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The Trick to Writing Great Emails

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So, you have an e-mail to send. You sit down in your computer chair, pull up your e-mail client – and stare at a blank screen. You know what you want to tell the person to whom you’re writing, but you have no idea how to phrase yourself, present your statements, convey your meaning in a medium that can be simultaneously impersonal and disarming. Luckily for you, there is a school of thought that teaches such authoring. Here’s the trick to writing great e-mails.


Like most forms of written communication, e-mail allows you to go into some depth in your writing; and like most forms of written communication, e-mail robs you of expressing yourself non-verbally. You might try to be witty or sarcastic, for example, but the other person might not recognize your intent because they’re not there to see the standard cues for levity: a smile, a raised tone of voice, a wink.

To write a good e-mail, it might be a good idea to eschew turns of phrases that carry the intention of lightheartedness, but run the risk of falling flat, being ignored, or miscommunicating your meaning. A great e-mail will simply state the point without being superfluous.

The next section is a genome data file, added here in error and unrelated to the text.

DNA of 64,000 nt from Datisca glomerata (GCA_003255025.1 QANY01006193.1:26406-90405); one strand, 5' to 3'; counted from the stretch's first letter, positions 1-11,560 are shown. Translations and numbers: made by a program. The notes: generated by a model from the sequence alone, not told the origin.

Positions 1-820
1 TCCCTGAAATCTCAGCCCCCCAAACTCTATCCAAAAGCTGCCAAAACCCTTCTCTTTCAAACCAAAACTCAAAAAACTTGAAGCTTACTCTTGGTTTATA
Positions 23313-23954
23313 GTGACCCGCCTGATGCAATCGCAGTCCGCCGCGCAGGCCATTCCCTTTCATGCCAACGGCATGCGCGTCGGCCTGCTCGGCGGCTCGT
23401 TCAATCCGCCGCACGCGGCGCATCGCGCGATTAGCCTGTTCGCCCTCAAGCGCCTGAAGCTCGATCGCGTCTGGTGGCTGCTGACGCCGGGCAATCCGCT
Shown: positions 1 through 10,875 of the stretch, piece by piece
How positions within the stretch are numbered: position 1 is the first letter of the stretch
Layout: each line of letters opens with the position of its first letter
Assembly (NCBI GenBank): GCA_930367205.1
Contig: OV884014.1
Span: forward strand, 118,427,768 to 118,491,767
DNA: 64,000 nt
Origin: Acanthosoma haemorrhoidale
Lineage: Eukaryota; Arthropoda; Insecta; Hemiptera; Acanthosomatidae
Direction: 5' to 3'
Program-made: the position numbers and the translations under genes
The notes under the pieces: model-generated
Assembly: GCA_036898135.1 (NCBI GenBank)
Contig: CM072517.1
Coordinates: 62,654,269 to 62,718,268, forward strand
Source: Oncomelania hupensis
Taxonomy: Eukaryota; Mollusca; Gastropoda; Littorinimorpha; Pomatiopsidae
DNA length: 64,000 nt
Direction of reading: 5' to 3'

Give Yourself Time

When you’ve got something to e-mail, it’s tempting to simply sit down, hammer it out, and click ‘Send’. But unless you’ve got the greatest muse in history, it takes time to arrange your thoughts, and no piece of writing – whether it’s a novel or an e-mail – was decided on the first draft.

Give yourself plenty of time to sketch out one or two versions of the e-mail, adding something here, taking away something there. Save the nascent e-mail in your drafts folder, do something else, and then come back with a fresh perspective and a fresh pair of eyes to see how you can improve your e-mail to make it a great one.

Use Templates

When you’ve hit on a good formula e-mail to send out to clients and contacts, it’s not a bad idea to save the e-mail as a template. Lightning rarely strikes twice, and you may not have the time to try and come up with two great e-mails. You can, however, save the gist of your e-mail as a template; then, the next time you need to send out a similar e-mail, just call up the template.

Make sure, however, that you change relevant details – names, dates, etc. – on the template to match the contact and the context of your current message. A template is a great idea to write an e-mail, but too many opportunities (and even careers) have been ruined by sending out the wrong template to the wrong person.

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Average Joe
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